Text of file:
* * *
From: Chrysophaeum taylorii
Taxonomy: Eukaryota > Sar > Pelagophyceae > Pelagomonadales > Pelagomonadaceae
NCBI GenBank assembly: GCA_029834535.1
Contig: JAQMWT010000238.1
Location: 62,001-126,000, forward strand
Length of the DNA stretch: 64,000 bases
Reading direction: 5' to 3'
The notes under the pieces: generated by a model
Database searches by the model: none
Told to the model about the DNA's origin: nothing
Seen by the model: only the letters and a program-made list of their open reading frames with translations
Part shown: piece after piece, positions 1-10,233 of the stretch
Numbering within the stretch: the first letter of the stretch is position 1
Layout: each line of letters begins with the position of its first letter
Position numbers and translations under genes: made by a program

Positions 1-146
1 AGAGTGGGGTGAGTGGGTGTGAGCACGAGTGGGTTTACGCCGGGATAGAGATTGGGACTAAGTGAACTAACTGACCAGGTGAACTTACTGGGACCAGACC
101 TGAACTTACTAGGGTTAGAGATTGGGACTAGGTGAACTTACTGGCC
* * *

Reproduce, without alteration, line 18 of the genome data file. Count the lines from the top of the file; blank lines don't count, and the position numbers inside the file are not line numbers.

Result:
101 TGAACTTACTAGGGTTAGAGATTGGGACTAGGTGAACTTACTGGCC